<th>1 thread</th>
 						<th>2 threads</th>
 						<th>4 threads</th>
 						<th>8 threads</th>
 					</tr>
-					<tr>
+          <tr>
 						<td>RandomAccessFileAppender</td>
 						<td align="right">250,438</td>
 						<td align="right">169,939</td>
 						<td align="right">109,074</td>
 						<td align="right">58,845</td>
 					</tr>
-					<tr>
+          <tr>
 						<td>FileAppender</td>
 						<td align="right">186,695</td>
 						<td align="right">118,587</td>
 						<td align="right">57,012</td>
 						<td align="right">28,846</td>
 					</tr>
-					<tr>
+          <tr>
 						<td>RollingRandomAccessFileAppender</td>
 						<td align="right">278,369</td>
 						<td align="right">213,176</td>
 						<td align="right">125,300</td>
 						<td align="right">63,103</td>
 					</tr>
-					<tr>
+          <tr>
 						<td>RollingFileAppender</td>
 						<td align="right">182,518</td>
 						<td align="right">114,690</td>
 						<td align="right">55,147</td>
 						<td align="right">28,153</td>
 					</tr>
-					<caption align="top">Throughput per thread in messages/second
-					</caption>
 				</table>
-				<p>On Solaris 10 (64bit) with JDK1.7.0_06, 4-core dual Xeon X5570 CPU 
+				<p>On Solaris 10 (64bit) with JDK1.7.0_06, 4-core dual Xeon X5570 CPU
 				@2.93GHz with hyperthreading switched off (8 virtual cores):</p>
 				<table>
-					<tr>
+          <caption align="top">Throughput per thread in messages/second</caption>
+          <tr>
 						<th>Appender</th>
 						<th>1 thread</th>
 						<th>2 threads</th>
 						<th>4 threads</th>
 						<th>8 threads</th>
 					</tr>
-					<tr>
+          <tr>
 						<td>RandomAccessFileAppender</td>
 						<td align="right">240,760</td>
 						<td align="right">128,713</td>
 						<td align="right">66,555</td>
 						<td align="right">30,544</td>
 					</tr>
-					<tr>
+          <tr>
 						<td>FileAppender</td>
 						<td align="right">172,517</td>
 						<td align="right">106,587</td>
 						<td align="right">55,885</td>
 						<td align="right">25,675</td>
 					</tr>
-					<tr>
+          <tr>
 						<td>RollingRandomAccessFileAppender</td>
 						<td align="right">228,491</td>
 						<td align="right">135,355</td>
 						<td align="right">69,277</td>
 						<td align="right">32,484</td>
 					</tr>
-					<tr>
+          <tr>
 						<td>RollingFileAppender</td>
 						<td align="right">186,422</td>
 						<td align="right">97,737</td>
 						<td align="right">55,766</td>
 						<td align="right">25,097</td>
 					</tr>
-					<caption align="top">Throughput per thread in messages/second
-					</caption>
 				</table>
 			</subsection>
-			<!-- 
+			<!--
 			<a name="PerformanceTuning" />
 			<subsection name="Async Logger Performance Tuning">
 				<p>While the default settings should give good results out
 				of the box, you may want to change settings to improve
-				your logging throughput and/or latency.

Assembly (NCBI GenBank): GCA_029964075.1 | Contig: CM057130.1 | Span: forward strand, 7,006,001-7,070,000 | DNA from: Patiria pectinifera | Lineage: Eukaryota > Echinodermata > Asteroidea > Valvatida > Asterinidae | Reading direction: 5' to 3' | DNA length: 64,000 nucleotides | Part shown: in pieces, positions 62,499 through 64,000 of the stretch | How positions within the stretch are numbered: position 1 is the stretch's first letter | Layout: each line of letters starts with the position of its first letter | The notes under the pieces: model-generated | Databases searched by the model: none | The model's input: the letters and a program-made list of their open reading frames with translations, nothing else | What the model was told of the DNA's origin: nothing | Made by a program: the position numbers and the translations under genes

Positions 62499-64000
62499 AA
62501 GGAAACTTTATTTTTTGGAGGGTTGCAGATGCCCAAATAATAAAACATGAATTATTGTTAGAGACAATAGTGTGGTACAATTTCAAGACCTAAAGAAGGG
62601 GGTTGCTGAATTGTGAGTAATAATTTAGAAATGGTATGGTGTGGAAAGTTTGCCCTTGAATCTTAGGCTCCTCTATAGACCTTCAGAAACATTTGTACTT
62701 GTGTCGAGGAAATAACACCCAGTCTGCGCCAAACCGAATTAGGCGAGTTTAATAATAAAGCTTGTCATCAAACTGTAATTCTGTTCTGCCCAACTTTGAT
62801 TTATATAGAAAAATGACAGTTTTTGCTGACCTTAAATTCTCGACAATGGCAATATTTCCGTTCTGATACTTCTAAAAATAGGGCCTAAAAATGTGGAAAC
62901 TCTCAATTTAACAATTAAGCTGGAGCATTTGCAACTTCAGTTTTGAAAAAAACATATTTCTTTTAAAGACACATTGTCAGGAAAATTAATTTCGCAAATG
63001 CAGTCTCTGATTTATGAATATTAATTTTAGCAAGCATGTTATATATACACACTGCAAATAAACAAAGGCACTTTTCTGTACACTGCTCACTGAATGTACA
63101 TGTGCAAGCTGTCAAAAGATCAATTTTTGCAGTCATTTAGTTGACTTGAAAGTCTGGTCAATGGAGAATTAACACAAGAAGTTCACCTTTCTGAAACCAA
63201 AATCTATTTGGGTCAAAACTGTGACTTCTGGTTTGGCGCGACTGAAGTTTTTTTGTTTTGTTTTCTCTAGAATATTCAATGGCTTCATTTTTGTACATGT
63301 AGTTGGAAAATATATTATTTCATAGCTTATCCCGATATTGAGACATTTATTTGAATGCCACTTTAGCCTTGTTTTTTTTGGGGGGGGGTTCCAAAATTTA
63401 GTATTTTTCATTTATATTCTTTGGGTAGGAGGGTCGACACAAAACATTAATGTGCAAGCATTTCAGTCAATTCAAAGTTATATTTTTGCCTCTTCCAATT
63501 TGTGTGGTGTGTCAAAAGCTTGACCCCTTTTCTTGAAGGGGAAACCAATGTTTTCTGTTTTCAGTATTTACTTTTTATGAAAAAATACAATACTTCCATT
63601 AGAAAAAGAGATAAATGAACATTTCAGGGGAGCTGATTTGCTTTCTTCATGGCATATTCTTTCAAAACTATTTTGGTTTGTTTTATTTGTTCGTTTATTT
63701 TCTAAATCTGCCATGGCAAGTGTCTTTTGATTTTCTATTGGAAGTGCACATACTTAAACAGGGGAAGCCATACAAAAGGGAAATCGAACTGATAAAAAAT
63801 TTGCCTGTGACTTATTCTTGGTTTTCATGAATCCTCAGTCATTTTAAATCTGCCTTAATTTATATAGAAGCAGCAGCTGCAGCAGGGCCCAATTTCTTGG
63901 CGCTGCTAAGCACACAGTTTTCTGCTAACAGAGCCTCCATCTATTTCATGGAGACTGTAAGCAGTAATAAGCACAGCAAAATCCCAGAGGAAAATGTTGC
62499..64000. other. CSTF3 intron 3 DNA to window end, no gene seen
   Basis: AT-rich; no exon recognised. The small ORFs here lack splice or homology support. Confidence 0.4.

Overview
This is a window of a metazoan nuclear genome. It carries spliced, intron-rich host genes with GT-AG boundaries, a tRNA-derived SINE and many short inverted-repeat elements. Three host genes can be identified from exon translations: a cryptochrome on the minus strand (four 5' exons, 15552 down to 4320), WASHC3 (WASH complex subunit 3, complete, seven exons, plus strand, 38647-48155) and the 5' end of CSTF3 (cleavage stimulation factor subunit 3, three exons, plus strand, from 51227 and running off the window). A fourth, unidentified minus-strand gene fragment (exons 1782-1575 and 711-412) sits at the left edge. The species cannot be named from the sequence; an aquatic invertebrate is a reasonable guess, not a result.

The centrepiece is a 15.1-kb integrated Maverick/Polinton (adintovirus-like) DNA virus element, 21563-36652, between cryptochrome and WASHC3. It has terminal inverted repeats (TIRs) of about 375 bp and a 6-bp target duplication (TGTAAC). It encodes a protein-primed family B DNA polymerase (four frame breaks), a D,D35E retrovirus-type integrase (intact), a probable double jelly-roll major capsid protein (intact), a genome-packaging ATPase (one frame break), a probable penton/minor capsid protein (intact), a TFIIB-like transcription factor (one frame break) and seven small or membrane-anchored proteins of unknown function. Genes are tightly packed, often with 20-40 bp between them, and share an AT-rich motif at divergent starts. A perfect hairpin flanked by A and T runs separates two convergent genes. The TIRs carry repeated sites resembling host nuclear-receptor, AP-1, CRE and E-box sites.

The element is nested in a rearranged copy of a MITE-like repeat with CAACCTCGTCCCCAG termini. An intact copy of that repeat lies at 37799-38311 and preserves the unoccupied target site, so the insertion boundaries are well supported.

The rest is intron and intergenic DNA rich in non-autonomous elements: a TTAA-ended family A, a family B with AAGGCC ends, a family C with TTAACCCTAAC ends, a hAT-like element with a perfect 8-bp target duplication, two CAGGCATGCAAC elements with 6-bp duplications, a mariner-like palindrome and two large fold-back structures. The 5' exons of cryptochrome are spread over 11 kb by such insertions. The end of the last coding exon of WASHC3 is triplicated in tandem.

+				your logging throughput and/or latency.
 				We suggest the following steps for tuning your logging performance:</p>
 				<ol>
 				<li>Create a base line by running the performance tests in your environment.</li>
@@ -1023,18 +1019,19 @@
 				[<b>RingBufferSize</b>] is an optional system property with an integer value
of at least 128.
 				Details are documented under "System Properties to configure ... loggers".
 				<br />
-				[<b>path-to-java</b>] is an optional parameter that is the full 
-				path to the "java" executable. Specify this if just running 
+				[<b>path-to-java</b>] is an optional parameter that is the full
+				path to the "java" executable. Specify this if just running
 				"java" in the current directory does not specify the version of
 				java that you want to test with.
 				<br />
 				[<b>repeats</b>] is an optional parameter that specifies how often
 				each test is repeated. The default is 5.
 				</blockquote>
-				
+
 				<p>For reference, below are some of the numbers we used to
 				determine the default settings. (Solaris 10 (64bit), 2.93GHz Xeon X5570 with JDK1.7.0_06):</p>
 				<table>
+					<caption align="top">Throughput in log messages/second per thread</caption>
 					<tr>
 						<th>Logger</th>
 						<th>WaitStrategy</th>
@@ -1109,7 +1106,6 @@
 						<td align="right">389,609</td>
 						<td align="right">391,969</td>
 					</tr>
-					<caption align="top">Throughput in log messages/second per thread</caption>
 				</table>
 			</subsection>
 			-->
@@ -1126,14 +1122,14 @@
 						introducing latency, so we
 						focused on optimising this area.
 						The Disruptor is the result of our research and
-						testing. We found that cache misses at the 
+						testing. We found that cache misses at the
 						CPU-level, and locks requiring kernel
 						arbitration are both extremely costly, so we created a
-						framework which has "mechanical sympathy" for 
+						framework which has "mechanical sympathy" for
 						the hardware it's running on, and that's lock-free.
 					</p>
 				</blockquote>
-				
+
 				<p>
 					LMAX Disruptor internal performance comparisons with
 					<tt>java.util.concurrent.ArrayBlockingQueue</tt>